Protein hydrolysates constitute an alternative to intact proteins and elemental formulas in the development of special formulations designed to provide nutritional support to patients with different needs. The production of extensive protein hydrolysates by sequential action of endopeptidases and exoproteases coupled with the development of post-hydrolysis procedures is considered the most effective way to obtain protein hydrolysates with defined characteristics. This paper reviews the development and use of protein hydrolysates for dietary treatment of patients with phenylketonuria, food allergy and chronic liver failure.
Collagen, gelatin and collagen hydrolysate were prepared from bovine limed split wastes by different preparative processes. Sodium dodecyl sulphate-polyacrylamide gel electrophoresis (SDS-PAGE) analysis showed that the molecular weight distribution of collagen was very narrow (about 200 and 100kDa for β and α chains respectively) compared with those of gelatin (less than 300kDa and wide distribution) and collagen hydrolysate (less than 50kDa and wide distribution). The isoelectric points of collagen, gelatin and collagen hydrolysate were 8.26, 4.88 and 4.54 respectively determined by Zeta potential titration. Circular dichroism (CD) spectra revealed that there were two peaks, a positive peak around 221nm and a negative peak around 192nm for collagen, which are the characteristics of collagen triple helix. However, gelatin and collagen hydrolysate lacked any positive peaks around 220nm, suggesting random coils. The denaturation temperature of collagen was about 37.5°C determined by the viscosity method, the helix-coil transitions for gelatin and collagen hydrolysate were not present in the heating process. Collagen reaggregated to fibrils at 35°C monitored at 313nm. In contrast, gelatin and collagen hydrolysate lost the ability of fibril formation. Collagen was more resistant to trypsin hydrolysis compared with gelatin and collagen hydrolysate. In addition, the collagen membrane exhibited superior features such as higher enthalpy, greater network structure and better physical/mechanical properties compared with those of the gelatin membrane. Therefore, collagen isolated from limed split wastes can be a high value product due to its special characteristics and has many potential future applications in biomaterials, functional additives, cosmetics and pharmaceutical industries.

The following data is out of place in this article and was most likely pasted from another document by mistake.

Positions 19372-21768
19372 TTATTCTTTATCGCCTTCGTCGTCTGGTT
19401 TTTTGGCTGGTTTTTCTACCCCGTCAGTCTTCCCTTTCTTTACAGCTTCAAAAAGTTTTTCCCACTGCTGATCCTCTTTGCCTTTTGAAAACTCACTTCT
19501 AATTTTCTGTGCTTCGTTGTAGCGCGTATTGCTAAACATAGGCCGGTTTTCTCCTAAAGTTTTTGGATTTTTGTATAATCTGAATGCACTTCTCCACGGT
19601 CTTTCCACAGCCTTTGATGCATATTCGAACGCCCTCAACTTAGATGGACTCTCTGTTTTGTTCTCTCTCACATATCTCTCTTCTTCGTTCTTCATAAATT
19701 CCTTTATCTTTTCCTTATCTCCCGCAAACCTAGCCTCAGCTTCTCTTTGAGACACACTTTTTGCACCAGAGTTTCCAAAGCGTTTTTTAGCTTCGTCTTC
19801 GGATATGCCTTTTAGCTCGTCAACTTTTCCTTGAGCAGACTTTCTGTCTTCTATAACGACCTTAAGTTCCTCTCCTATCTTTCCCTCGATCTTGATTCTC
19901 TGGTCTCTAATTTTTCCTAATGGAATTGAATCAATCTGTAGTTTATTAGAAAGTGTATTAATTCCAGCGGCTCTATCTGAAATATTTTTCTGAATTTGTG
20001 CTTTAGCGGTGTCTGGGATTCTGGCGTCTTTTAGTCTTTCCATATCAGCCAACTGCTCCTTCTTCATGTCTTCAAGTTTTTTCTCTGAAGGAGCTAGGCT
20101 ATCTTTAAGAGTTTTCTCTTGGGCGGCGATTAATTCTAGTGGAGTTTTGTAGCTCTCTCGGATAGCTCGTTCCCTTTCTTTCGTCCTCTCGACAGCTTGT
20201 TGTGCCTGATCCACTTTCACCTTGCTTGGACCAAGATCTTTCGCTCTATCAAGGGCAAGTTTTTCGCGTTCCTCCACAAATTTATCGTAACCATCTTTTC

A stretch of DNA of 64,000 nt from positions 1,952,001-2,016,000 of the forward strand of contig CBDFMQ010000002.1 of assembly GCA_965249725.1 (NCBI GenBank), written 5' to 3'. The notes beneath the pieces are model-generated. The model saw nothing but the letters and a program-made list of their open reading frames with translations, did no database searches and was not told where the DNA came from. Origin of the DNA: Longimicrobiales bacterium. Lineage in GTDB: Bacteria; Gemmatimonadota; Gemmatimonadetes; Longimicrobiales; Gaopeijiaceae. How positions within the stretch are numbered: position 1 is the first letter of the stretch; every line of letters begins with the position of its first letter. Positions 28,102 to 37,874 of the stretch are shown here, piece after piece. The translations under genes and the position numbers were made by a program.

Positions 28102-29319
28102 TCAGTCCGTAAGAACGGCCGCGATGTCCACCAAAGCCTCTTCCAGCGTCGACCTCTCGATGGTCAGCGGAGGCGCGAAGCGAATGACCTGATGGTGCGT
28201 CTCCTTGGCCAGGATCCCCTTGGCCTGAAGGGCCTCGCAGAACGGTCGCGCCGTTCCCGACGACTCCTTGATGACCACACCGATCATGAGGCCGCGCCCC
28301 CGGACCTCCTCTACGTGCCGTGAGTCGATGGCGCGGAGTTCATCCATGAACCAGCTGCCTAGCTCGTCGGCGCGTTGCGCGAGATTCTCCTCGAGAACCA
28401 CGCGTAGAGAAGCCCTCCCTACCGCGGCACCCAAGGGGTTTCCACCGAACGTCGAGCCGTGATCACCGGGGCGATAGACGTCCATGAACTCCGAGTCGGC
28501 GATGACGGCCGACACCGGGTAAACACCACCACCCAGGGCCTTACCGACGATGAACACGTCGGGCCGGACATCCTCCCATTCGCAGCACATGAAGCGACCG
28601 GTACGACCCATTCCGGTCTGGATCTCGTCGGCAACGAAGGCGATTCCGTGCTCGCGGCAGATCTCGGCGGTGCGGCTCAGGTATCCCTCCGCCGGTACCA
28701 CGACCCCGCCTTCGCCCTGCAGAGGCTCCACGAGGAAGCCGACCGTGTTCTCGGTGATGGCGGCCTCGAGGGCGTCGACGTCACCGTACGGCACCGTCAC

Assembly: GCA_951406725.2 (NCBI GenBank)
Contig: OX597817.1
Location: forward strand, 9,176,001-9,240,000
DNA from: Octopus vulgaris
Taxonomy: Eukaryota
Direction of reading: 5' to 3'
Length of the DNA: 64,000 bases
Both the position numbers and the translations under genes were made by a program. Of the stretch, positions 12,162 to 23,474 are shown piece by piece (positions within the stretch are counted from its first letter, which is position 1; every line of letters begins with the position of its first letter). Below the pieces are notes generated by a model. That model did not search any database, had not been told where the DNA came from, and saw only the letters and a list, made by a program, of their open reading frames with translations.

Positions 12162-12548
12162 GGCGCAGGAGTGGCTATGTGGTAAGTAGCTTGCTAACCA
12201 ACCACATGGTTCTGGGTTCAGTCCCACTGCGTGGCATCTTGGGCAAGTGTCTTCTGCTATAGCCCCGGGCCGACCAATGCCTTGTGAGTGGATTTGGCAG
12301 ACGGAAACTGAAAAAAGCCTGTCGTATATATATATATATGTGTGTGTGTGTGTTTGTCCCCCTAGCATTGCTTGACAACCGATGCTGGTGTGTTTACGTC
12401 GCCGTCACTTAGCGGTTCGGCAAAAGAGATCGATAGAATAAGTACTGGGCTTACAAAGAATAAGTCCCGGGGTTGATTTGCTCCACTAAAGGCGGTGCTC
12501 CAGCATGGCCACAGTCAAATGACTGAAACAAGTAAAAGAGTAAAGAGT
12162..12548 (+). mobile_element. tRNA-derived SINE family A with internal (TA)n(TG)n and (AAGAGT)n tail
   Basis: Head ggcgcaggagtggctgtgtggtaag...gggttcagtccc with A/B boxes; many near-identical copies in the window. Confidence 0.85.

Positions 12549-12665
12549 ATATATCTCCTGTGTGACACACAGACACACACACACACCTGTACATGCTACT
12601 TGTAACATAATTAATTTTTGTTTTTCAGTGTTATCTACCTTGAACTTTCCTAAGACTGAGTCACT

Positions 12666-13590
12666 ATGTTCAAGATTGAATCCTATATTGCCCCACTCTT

Of all the hydrocolloids in use today, surely none has proven as popular with the general public and found favor in as wide a range of food products as gelatin. A sparkling, clear dessert jelly has become the archetypal gel and the clean melt‐in‐the‐mouth texture is a characteristic that has yet to be duplicated by any polysaccharide. Despite its apparently unfashionable status, more gelatin is sold to the food industry than any other gelling agent. It is relatively cheap to produce in quantity, and there is a ready supply of suitable raw material. The traditional sources of gelatin include bovine and pig skins and demineralized bones and hooves. However, recent studies have shown that there are viable new sources of gelatin such as marine fish skins and bones. Researchers have further sought to develop gelatin derivatives or modified gelatins like coldwater soluble gelatin, hydrolyzed gelatin and esterified gelatin.
Gelatin is regarded as a special and unique hydrocolloid, serving multiple functions with a wide range of applications. The main sources of gelatin include pigskin, cattle bones and cattle hide. Gelatin replacement has been a major issue in recent years due to the emerging and lucrative vegetarian, halal and kosher markets. It has recently gained increased interest, especially within Europe, with the emergence of bovine spongiform encephalopathy (BSE) in the 1980s. In this paper, we will discuss the unique properties of gelatin, the rationale for developing gelatin alternatives, the progress to date of research in development of gelatin alternatives, possible approaches for developing gelatin alternatives, and future directions for research in this area.